Stay in the know about wildlife, water quality, and ecosystems on Sanibel and Captiva Islands and in Southwest Florida

Loggerhead Versus Green Sea Turtles

July 26, 2023
loggerhead vs green sea turtle

Sanibel and Captiva’s record sea turtle nesting season continues, with 1,171 nests laid across the islands as of July 26.

While nearly all the nests laid on Sanibel and Captiva each year are from loggerhead sea turtles (Caretta caretta), the islands also see around 10-30 green sea turtle (Chelonia mydas) nests per season, with higher green nest counts every other year. This year, 23 green sea turtle nests have been laid so far. 

The tape and stakes marking off nests may not differ between loggerheads and green turtles, but each species possesses unique characteristics. SCCF Sea Turtle Biologist Jack Brzoza explains some of these differences below. 


Loggerhead versus green sea turtle tracks

The differences between loggerhead tracks and green tracks can be quite distinct. Loggerheads crawl with an alternating gait, meaning they move up and down the beach using their right and left front and rear flippers separately, which leaves asymmetrical marks in the sand. You can think of it like an ‘army crawl.’

Alternatively, greens turtles crawl using their left and right flippers simultaneously. This produces a track with symmetrical flipper marks. Green turtles’ tails also typically cause a drag mark through the center of the crawl, whereas loggerhead tails usually don’t. 

Lastly, green turtles tend to be larger than loggerheads, so their tracks are generally wider. A green crawl might be 3 to 4.5 feet wide, whereas a loggerhead crawl is usually around 2.5 to 4 feet wide.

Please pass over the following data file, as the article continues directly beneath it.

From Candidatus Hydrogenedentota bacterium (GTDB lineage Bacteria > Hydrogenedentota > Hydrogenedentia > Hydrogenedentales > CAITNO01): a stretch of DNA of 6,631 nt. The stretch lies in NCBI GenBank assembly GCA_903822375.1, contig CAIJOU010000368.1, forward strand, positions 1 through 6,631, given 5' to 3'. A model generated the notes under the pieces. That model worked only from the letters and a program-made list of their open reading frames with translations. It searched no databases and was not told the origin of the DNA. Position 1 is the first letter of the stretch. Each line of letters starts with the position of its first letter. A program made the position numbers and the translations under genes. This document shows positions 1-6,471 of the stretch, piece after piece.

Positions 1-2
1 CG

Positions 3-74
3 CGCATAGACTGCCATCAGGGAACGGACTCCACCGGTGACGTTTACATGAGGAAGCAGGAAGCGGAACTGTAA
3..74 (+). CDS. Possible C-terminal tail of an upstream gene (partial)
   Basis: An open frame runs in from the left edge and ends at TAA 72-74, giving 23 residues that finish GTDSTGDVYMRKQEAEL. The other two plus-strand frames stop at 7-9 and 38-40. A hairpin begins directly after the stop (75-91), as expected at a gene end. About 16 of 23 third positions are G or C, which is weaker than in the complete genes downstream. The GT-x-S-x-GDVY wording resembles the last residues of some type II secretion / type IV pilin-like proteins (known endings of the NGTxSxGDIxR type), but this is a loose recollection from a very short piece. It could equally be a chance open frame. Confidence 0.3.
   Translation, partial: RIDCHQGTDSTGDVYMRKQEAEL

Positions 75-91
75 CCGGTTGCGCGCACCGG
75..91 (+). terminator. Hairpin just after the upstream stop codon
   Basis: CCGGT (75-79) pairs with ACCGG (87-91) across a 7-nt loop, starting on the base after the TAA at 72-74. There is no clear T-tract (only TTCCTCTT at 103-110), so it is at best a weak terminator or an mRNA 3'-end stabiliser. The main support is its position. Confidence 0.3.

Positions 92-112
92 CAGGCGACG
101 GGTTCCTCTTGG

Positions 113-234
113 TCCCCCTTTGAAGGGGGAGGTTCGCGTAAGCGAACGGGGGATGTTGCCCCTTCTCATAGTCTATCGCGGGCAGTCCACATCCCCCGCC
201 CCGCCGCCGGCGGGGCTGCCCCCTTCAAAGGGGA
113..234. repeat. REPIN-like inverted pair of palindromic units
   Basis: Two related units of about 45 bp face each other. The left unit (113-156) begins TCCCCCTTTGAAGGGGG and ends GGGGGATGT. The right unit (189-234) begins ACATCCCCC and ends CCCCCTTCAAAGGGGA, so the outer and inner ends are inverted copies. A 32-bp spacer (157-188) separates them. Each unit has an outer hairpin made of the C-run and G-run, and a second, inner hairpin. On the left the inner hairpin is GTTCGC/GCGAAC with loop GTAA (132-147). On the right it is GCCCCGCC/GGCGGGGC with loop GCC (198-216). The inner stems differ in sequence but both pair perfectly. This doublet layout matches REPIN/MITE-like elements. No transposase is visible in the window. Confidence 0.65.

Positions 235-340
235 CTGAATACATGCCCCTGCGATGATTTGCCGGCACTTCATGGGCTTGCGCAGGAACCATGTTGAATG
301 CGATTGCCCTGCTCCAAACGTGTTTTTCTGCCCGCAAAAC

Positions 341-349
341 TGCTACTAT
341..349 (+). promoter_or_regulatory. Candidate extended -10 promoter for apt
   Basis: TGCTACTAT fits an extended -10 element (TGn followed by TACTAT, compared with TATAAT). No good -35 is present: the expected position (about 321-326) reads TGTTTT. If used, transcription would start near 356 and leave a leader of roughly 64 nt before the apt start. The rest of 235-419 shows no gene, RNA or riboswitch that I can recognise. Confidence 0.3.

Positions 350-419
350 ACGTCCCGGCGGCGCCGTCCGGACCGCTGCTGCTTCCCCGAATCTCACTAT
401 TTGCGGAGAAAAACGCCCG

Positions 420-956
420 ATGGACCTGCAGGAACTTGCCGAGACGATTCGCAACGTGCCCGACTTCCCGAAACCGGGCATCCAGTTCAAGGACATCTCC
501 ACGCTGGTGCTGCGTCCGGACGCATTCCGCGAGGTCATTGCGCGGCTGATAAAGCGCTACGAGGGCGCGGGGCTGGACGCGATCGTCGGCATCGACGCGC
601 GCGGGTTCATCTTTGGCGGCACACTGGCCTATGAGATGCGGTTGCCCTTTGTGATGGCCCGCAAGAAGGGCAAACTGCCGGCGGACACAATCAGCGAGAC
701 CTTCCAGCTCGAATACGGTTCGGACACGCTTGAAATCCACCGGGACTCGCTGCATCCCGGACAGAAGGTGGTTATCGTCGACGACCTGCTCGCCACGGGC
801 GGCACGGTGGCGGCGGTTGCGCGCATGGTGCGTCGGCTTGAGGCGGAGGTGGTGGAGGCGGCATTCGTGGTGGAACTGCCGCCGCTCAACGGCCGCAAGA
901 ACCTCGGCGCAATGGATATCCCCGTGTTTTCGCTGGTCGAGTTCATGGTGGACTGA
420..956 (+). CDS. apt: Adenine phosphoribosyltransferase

The Nest

loggerhead versus green sea turtle nest sites

The nest area where a clutch has been deposited can also give us clues to which sea turtle species laid it. Compared to loggerheads, a green turtle nest is much larger. They disturb a larger area of sand during the nesting process and spend a long time covering and camouflaging, throwing tremendous amounts of sand and digging a secondary body pit after laying. 

By comparison, loggerhead nests are smaller, and while they still go through the same process of covering the nest by throwing sand with their flippers, the area of disturbed sand is often smaller. 

Head Size

loggerhead versus green sea turtle head

Loggerheads are aptly named with their large, bulky heads equipped with powerful jaws. These traits functions well for consuming hard-shelled prey items such as mollusks, conchs, and whelks. 

Green turtles have much smaller heads, especially in proportion to their body size. However, they are still well-equipped, with a serrated lower jaw that helps them cut through common prey items like sea grasses and algae. Indeed, green turtles are named because their fat tissue has a green tint due to their mostly herbivorous diet.

Nest Timing

In Florida, loggerhead nesting season starts in April and usually winds down by the end of August. Green turtle nesting season typically runs from June through September.

Green turtle nesting in Florida seems to follow a biennial pattern, where females migrate from their foraging grounds to mate and lay eggs every other year.

Please remember to turn off beachfront lights after 9.m., fill in holes, level sandcastles, pick up trash and furniture, and respect posted nesting areas. 

SCCF Sea Turtle Hotline: 978-728-3663

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